|Other public institutions||54||51|
In 2017, 73 percent of the Dutch population visited a government website, equivalent to around 10.7 million people. Government websites include, amongst others, municipal sites relating to civil affairs or sites of tax authorities, web pages for submitting address changes, looking up information on social facilities or everything regarding documents such as passports, driving licences and marriage or birth certificates.
Websites of other public authorities are also considered government websites, such as websites of water suppliers, healthcare and educational institutions.
|Looking up information||68||65|
Mainly looking up information
Of those who visited government and public websites, more than two-thirds were looking for information. Nearly half of them downloaded documents, while slightly over half submitted documents online.
People consulting websites of government authorities outnumbered those visiting websites of other public institutions (68 versus 54 percent).
|25 to 44||85.4|
|45 to 64||79.3|
|65 to 74||66.3|
|12 to 24||63.3|
|75 yrs or older||33.6|
Government sites mainly visited by higher educated
Out of 25 to 44-year-olds, 85 percent accessed government websites in 2017. These sites were more likely to be used by higher educated than by medium or low-skilled people. The share of higher educated people visiting these sites was twice as high as among low-skilled people.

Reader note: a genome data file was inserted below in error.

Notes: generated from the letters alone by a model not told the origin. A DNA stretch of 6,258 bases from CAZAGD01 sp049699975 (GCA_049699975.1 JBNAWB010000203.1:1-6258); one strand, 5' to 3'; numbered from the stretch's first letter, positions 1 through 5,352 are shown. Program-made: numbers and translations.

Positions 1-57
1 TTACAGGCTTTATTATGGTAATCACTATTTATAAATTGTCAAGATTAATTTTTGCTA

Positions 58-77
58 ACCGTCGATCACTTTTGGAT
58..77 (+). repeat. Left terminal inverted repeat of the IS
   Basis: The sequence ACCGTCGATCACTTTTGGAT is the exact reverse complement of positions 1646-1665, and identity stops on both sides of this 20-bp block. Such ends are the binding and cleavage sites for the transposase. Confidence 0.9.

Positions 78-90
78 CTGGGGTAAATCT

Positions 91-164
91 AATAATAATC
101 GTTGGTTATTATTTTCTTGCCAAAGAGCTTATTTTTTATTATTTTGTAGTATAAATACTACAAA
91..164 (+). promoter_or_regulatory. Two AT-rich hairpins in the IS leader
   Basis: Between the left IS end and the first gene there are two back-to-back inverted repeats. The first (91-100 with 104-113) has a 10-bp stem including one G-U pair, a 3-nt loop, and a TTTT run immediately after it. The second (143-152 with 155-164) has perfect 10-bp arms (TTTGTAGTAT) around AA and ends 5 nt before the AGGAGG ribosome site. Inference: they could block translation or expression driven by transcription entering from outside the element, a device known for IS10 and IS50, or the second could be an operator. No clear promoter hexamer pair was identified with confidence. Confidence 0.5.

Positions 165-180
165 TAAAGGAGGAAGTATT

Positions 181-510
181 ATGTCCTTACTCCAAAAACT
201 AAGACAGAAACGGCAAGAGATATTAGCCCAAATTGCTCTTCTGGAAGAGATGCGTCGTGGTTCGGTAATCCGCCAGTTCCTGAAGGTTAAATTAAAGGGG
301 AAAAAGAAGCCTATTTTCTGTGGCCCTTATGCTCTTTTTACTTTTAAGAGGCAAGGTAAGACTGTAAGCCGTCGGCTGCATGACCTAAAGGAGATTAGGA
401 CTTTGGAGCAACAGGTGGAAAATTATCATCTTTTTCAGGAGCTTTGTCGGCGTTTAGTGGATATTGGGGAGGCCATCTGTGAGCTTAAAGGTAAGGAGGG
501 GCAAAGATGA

Men use the Internet more frequently to consult the government and other public authorities than women; around 76 percent of men and nearly 70 percent of women.
Netherlands outside of top 3 EU countries for using government websites
Although the Netherlands was leading in internet use within the EU in 2017, it did not take up first place in terms of e-government activities of individuals via websites. Our country fell just outside the top three.
According to the European research method, 79 percent of Dutch people between the ages of 16 and 74 used e-government facilities in 2017. Denmark, Sweden and Finland had a higher score, namely 83 percent or more. The share was substantially smaller in many Southern and Eastern European countries.
Within the European Union, 49 percent of the people visited a government website.